One of the best bits of news to come from Samsung announcing the Galaxy S6 and Galaxy S6 edge was the new fingerprint sensor. The days of swiping your finger across the pad and hoping things worked out are gone, and in its place we find a single press scanner that promises to be both easier to use and generally more secure. This new tech raises some interesting questions, and our forums have had a lot to say about what is expected with this new tech. Whenever we get to talking about security here at Android Central, we have to make it clear that there's an ocean of difference between totally secure and relatively secure.
While Android 5.0 and the new Galaxy S6 tech work together to make you a great deal more secure, we're still basically talking about being relatively secure, and a lot of that has to do with how you choose to use your phone.
While Samsung is going to make a lot of people happy with this new, fast fingerprint sensor, there's a couple of caveats. The biggest of these is how secure the tech actually is. Using your fingerprint is more secure than not having a password at all, but if someone really wants to get into your phone there's not a whole lot about that sensor that will slow someone down. Much like the exploits seen with Apple's TouchID, a decent photo of your thumb and a couple hours with some glue and a printer will yield something that is good enough to bypass your fingerprint sensor most of the time. This level of security is great for stopping your kid from getting into your phone, or stopping your friend from snatching your phone to drunk dial your ex, but beyond that you're better off using a really good password.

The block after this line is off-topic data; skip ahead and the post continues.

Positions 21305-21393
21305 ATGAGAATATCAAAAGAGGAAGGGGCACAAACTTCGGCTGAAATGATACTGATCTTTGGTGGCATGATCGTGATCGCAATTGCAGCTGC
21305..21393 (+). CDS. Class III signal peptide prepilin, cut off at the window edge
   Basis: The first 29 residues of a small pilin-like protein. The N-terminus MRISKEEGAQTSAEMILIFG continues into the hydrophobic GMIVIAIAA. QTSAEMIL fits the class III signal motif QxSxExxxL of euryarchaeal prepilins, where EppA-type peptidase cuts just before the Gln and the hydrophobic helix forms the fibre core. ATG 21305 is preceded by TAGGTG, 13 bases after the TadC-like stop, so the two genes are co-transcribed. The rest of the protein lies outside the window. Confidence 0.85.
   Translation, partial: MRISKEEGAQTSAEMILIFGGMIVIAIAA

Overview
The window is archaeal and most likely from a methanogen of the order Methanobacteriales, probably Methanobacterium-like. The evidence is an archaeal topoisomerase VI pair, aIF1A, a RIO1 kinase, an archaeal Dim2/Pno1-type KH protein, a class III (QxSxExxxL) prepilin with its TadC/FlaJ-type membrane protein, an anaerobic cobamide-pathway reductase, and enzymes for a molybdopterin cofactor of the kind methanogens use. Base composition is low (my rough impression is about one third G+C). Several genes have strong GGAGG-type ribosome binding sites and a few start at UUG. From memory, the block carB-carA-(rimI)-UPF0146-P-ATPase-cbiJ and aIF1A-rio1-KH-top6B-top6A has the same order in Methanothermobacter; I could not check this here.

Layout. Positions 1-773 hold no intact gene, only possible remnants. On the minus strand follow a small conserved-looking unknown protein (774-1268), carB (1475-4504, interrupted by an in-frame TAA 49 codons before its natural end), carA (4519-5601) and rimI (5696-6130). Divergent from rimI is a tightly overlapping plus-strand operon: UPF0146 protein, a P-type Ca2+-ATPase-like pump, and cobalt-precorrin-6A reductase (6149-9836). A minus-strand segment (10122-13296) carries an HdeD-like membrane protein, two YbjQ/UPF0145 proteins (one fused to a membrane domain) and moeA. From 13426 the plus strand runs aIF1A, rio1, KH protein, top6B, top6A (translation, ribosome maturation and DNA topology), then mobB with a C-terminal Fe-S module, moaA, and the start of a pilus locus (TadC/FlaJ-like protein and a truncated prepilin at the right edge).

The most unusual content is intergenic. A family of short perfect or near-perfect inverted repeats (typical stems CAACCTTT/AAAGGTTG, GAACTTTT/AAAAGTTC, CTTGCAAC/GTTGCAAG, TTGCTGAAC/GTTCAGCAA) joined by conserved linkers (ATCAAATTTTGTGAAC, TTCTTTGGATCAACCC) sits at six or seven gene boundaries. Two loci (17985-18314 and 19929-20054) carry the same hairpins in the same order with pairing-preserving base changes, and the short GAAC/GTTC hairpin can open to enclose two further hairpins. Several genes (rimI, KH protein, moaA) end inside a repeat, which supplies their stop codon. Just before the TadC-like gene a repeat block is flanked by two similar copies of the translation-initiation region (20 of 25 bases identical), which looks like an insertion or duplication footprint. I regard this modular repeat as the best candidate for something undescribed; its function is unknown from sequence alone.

A secondary part of the forum conversation had to do with how Samsung stores your fingerprint and whether or not other companies were allowed to access that information. Samsung is allowing your fingerprint to act as a login for certain websites, so it's easy to assume that there may be some data exchange going on there. While you don't need to worry about Samsung sharing your fingerprints with anyone, the best way to make sure no one can easily extract any kind of data from your phone is to enable encryption. We already know that Android Lollipop offers some worthy encryption tools, and while this feature isn't enabled by default on the Galaxy S6 or the Galaxy S6 edge, it's quite simple to enable.
So there you have it. Samsung's new fingerprint tech may not be the impenetrable fortress (see how I didn't make a Knox joke there?) you were looking for, but it's going to make your day to day security a little better and that's not nothing. If you're picking up a Galaxy S6 or Galaxy S6 edge, this should ablsolutely be one of your first stops in setting up your new phone.